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Lumbopelvic mechanics
  1. B Mitchell1,
  2. E Colson1,
  3. T Chandramohan2
  1. 1Reservoir Sports Medicine Centre, Olympic Park Sports Centre and Centre for Sports Medicine Research, University of Melbourne, Melbourne, Victoria, Australia
  2. 2Reservoir Sports Medicine Centre

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    It has annoyed us for a long time when patients present stating that they have been having “core conditioning/core stabilisation/core strengthening/pelvic stabilisation”, etc. It is also annoying to find the same terms used in peer reviewed scientific articles with the assumption that they mean something to the readers. Maybe they do to others, and we are missing something! We would like to get some discussion going on this and are happy to open the batting.

    We think of lumbopelvic mechanics as three distinct groups:

    1. Intrapelvic stability

    2. Peripelvic stability

    3. Functional stability.

    Intrapelvic Stability

    This is dependent on the transversus abdominis contracting with intact posterior sacroiliac joint ligaments. The anatomy of the transversus abdominis is such that it has a major origin off the iliac crest and inguinal ligament/conjoint tendon to insert into the linea alba. Therefore it and the pelvic floor are the only muscles that give direct closure across the sacroiliac joint. The long lever arm involved gives it great mechanical advantage, as long as the sacroiliac joint ligaments are intact.1

    Problems arise from two mechanisms.

    1. Loss of the active structures that provide intrinsic pelvic closure (the transversus abdominis and the pelvic floor muscles) because of

      • inhibition of the transversus abdominis caused by first onset low back pain2;

      • pain inhibition through joint inflammation: “osteitis pubis”, hip joint pathology, and sacroiliac/lumbar spine joint dysfunction;

      • a tear of the conjoint tendon/inguinal ligament disrupting the origin of the transversus abdominis;

      • past abdominal surgery inhibiting contraction or affecting the nerve supply to the transversus;

      • tearing of the pelvic floor muscles during child birth;

      • weakness of the pelvic floor muscles secondary to poor toilet habits.

    2. Loss of passive structures

      • pelvic ligamentous laxity due to either body type (hypermobility) or external trauma (either single incident or prolonged postural loading), or hormone induced ligamentous laxity (pregnancy);

      • laxity of the sacroiliac joint ligaments will cause loss of the closure moment at the sacroiliac joint. A very small loss of ligament strength here can have a profound effect on the closure moment. Is this how Vleming’s posterior sling exercises work on post partum women? Further is this the mode of action of sclerotherapy of the sacroiliac joint ligaments?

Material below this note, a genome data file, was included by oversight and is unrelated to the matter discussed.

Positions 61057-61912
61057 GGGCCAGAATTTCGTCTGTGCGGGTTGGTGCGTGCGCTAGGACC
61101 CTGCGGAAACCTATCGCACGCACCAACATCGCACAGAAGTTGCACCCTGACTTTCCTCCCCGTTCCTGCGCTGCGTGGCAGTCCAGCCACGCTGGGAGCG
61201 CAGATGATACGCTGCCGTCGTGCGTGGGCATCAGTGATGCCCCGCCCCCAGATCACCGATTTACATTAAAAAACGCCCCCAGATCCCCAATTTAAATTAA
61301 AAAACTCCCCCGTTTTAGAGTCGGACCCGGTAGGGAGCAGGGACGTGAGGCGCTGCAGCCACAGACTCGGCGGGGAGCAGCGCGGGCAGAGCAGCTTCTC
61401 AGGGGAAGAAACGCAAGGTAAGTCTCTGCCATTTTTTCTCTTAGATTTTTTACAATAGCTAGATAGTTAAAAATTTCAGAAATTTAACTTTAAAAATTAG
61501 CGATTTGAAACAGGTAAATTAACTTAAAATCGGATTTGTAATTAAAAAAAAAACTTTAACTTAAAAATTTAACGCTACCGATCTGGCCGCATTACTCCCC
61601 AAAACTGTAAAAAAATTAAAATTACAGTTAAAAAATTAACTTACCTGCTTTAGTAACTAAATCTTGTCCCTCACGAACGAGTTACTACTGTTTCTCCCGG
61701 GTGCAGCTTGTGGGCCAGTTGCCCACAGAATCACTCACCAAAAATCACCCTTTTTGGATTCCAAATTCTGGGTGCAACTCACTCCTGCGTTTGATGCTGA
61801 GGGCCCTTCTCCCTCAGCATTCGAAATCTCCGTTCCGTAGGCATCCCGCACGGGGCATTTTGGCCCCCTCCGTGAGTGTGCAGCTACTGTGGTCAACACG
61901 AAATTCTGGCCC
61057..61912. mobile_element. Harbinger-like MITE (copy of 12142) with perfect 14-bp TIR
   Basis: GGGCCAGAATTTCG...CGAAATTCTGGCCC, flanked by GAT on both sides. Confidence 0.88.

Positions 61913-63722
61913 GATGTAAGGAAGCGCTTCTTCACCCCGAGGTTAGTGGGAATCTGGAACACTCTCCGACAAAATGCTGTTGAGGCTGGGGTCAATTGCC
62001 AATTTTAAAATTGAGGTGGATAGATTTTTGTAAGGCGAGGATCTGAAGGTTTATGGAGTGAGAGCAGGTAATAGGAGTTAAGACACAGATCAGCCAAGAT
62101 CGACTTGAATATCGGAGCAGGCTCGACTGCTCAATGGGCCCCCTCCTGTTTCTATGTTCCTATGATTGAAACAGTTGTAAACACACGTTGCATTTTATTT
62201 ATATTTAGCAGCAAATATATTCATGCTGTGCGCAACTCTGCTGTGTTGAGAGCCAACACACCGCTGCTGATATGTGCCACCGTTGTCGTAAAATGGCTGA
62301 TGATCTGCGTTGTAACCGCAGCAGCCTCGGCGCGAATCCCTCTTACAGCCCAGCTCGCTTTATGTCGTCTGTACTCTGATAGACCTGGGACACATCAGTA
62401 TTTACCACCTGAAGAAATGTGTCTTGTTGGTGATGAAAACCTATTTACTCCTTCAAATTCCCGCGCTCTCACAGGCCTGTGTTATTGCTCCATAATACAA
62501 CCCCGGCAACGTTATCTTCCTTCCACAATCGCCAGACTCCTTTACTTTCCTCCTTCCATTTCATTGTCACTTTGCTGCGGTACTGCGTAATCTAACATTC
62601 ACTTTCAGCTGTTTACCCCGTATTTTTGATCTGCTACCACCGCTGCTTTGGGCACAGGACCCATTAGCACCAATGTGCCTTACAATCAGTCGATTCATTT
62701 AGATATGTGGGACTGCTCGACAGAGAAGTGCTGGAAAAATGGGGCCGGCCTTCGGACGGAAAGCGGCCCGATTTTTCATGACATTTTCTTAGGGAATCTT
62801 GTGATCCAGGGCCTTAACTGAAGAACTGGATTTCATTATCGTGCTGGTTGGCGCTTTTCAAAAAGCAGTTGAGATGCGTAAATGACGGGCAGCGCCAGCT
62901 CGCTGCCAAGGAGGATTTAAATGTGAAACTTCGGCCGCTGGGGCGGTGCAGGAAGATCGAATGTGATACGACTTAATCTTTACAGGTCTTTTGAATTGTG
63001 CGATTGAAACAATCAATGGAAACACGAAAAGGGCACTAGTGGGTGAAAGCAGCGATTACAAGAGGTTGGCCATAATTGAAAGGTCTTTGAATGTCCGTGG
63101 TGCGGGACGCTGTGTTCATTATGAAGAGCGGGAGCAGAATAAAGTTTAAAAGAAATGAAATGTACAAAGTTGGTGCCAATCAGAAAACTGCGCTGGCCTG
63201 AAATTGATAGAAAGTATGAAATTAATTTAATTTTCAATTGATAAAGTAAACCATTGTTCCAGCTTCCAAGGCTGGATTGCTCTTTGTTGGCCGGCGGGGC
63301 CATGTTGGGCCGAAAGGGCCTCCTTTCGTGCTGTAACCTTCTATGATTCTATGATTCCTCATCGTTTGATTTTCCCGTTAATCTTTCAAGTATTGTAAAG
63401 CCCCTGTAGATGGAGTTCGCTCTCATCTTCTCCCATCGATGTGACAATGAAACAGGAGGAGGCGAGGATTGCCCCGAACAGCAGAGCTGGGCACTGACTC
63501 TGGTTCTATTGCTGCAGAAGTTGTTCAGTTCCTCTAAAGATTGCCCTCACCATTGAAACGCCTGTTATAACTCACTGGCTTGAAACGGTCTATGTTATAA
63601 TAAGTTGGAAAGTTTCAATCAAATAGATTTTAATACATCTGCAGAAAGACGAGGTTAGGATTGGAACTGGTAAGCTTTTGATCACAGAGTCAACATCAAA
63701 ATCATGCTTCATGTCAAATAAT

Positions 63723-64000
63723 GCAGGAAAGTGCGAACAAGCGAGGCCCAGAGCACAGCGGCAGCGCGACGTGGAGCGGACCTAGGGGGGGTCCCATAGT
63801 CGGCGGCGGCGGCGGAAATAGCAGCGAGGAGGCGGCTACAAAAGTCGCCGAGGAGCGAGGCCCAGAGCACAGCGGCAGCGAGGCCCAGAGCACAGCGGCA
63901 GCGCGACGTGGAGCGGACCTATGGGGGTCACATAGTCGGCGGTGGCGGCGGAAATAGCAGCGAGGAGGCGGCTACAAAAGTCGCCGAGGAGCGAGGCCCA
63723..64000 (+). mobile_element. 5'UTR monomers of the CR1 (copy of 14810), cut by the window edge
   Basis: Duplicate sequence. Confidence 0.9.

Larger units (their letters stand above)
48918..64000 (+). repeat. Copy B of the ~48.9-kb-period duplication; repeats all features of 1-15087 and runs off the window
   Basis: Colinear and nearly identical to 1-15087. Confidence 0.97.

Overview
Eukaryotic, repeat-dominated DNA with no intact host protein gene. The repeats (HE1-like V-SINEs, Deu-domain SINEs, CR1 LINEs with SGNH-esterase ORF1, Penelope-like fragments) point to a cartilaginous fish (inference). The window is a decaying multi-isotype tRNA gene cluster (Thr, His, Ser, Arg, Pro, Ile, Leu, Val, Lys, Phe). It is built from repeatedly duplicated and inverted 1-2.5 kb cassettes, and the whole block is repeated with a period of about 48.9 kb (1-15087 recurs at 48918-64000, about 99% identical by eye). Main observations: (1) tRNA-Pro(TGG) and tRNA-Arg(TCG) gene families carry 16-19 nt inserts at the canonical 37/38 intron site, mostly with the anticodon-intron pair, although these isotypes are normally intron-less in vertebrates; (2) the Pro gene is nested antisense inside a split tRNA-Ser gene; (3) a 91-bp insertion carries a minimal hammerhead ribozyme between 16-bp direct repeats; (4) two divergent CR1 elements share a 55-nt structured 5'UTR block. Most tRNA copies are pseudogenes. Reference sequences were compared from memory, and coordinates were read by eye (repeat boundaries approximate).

Peripelvic Stability

    Once the pelvis is stable and we have a firm foundation, we can look at the pelvis reacting with the rest of the body.

    Pelvis on hip joint (pelvifemoral control)

    • Does the knee roll inwards as the subject single leg squats?

    • Does the pelvis dip as the patient reaches single leg stance?

    • Is the lack of pelvifemoral control a strength or timing problem around the hip joint (gluteus medius and gluteus maximus) or is it an inability to appropriately weight transfer on to that side because of hip, knee, or ankle problems, burnt out nerve root pathology, or just disuse of one side because of chronic injury.

    Pelvis on lumbar (and thoracic) spine (lumbopelvic control)

    • This is concerned with ability of the deep multifidus to contract to control the lumbar segments and the superficial multifidus to orientate the spine on the pelvis.3

    Functional Stability

    Once the muscle strength and activation patterns are in place to allow force transfer through the pelvis, then linking these activities into normal activities and actions and conditioning the lumbopelvic complex can take place. This is really just an “on-field” extension of peripelvic stability. Once the athlete has all the necessary components to hold the pelvis stable on the femur and lumbar spine, can they coordinate that into their particular sporting or every day activity?

    This type of stability is more concerned with technique, coaching, and video analysis. Also, as conditioning will no doubt affect the fatigue status of the athlete, high level physical conditioning allows the athlete to maintain a stable pelvis without physical fatigue, hence appropriate strength/endurance and power training is applicable to the type of athletic activity and the stage of the athletic season.

    Most gym based strength, conditioning coaching, and fitness programmes fall into this category. However, it is our belief that, if the intrapelvic and peripelvic problems are not addressed initially, that is where these patients break down. Conversely, if inadequate conditioning is performed before return to sport/competition, then the athlete will break down, as there is no transmission of their rehabilitation on to the field of play.

    People present at various points along the continuum of disease. Some lack functional stability, and some lack peripelvic strength and coordination, but have a stable pelvis. Others have a pelvis that swings in the breeze.

    A recreational athlete with a sedentary occupation does not need the same level of intrapelvic strength and endurance as an Australian Football League onballer or elite soccer player. Yet someone doing a lot of vacuuming and weight bearing with poor ergonomics needs quite good intrapelvic and peripelvic strength without the need for the endurance of an elite athlete in these muscles.

    We look forward to hearing the thoughts of others on this topic.

    References

    View Abstract

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